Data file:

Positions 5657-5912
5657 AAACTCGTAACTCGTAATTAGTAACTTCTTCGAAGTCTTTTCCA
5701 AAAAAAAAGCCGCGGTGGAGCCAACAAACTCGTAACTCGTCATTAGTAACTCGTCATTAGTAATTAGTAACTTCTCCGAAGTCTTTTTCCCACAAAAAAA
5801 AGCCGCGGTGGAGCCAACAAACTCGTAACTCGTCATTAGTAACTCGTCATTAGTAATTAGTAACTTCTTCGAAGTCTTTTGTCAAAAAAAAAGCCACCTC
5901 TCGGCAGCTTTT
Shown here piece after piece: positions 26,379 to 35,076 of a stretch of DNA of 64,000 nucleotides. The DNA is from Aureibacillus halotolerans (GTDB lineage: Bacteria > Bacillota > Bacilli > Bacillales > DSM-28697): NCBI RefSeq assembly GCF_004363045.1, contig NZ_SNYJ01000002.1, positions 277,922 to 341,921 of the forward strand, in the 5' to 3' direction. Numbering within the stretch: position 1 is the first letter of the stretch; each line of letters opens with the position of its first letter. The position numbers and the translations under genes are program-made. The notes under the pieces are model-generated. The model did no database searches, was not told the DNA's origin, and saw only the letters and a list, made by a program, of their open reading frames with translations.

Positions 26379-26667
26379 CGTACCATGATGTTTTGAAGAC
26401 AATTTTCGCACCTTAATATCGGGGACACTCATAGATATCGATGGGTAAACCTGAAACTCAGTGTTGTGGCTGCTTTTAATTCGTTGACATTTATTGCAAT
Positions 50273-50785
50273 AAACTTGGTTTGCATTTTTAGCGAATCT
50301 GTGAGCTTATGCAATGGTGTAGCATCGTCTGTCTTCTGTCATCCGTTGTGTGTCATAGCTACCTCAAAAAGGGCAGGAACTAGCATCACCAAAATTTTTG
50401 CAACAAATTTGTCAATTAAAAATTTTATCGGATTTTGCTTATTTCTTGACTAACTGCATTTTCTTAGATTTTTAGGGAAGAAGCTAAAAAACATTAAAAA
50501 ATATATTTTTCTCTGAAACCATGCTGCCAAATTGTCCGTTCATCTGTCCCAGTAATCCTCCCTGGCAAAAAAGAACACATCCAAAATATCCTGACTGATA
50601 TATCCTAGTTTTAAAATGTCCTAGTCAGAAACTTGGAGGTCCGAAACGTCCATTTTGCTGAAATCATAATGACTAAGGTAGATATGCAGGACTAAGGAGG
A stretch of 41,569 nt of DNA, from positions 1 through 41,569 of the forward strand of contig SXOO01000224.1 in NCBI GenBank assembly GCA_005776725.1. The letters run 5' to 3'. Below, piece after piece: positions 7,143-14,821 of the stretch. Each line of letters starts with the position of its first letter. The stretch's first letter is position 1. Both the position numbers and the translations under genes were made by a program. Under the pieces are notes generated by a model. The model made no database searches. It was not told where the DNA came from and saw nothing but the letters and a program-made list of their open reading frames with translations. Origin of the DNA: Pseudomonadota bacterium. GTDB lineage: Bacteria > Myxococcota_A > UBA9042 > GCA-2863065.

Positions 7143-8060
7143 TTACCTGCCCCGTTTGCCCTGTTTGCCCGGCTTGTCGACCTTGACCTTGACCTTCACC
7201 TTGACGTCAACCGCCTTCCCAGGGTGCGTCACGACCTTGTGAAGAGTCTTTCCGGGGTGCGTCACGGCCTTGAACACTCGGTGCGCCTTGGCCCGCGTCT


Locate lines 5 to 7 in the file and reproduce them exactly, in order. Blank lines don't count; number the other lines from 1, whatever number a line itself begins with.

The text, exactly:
5901 TCGGCAGCTTTT
Shown here piece after piece: positions 26,379 to 35,076 of a stretch of DNA of 64,000 nucleotides. The DNA is from Aureibacillus halotolerans (GTDB lineage: Bacteria > Bacillota > Bacilli > Bacillales > DSM-28697): NCBI RefSeq assembly GCF_004363045.1, contig NZ_SNYJ01000002.1, positions 277,922 to 341,921 of the forward strand, in the 5' to 3' direction. Numbering within the stretch: position 1 is the first letter of the stretch; each line of letters opens with the position of its first letter. The position numbers and the translations under genes are program-made. The notes under the pieces are model-generated. The model did no database searches, was not told the DNA's origin, and saw only the letters and a list, made by a program, of their open reading frames with translations.

Positions 26379-26667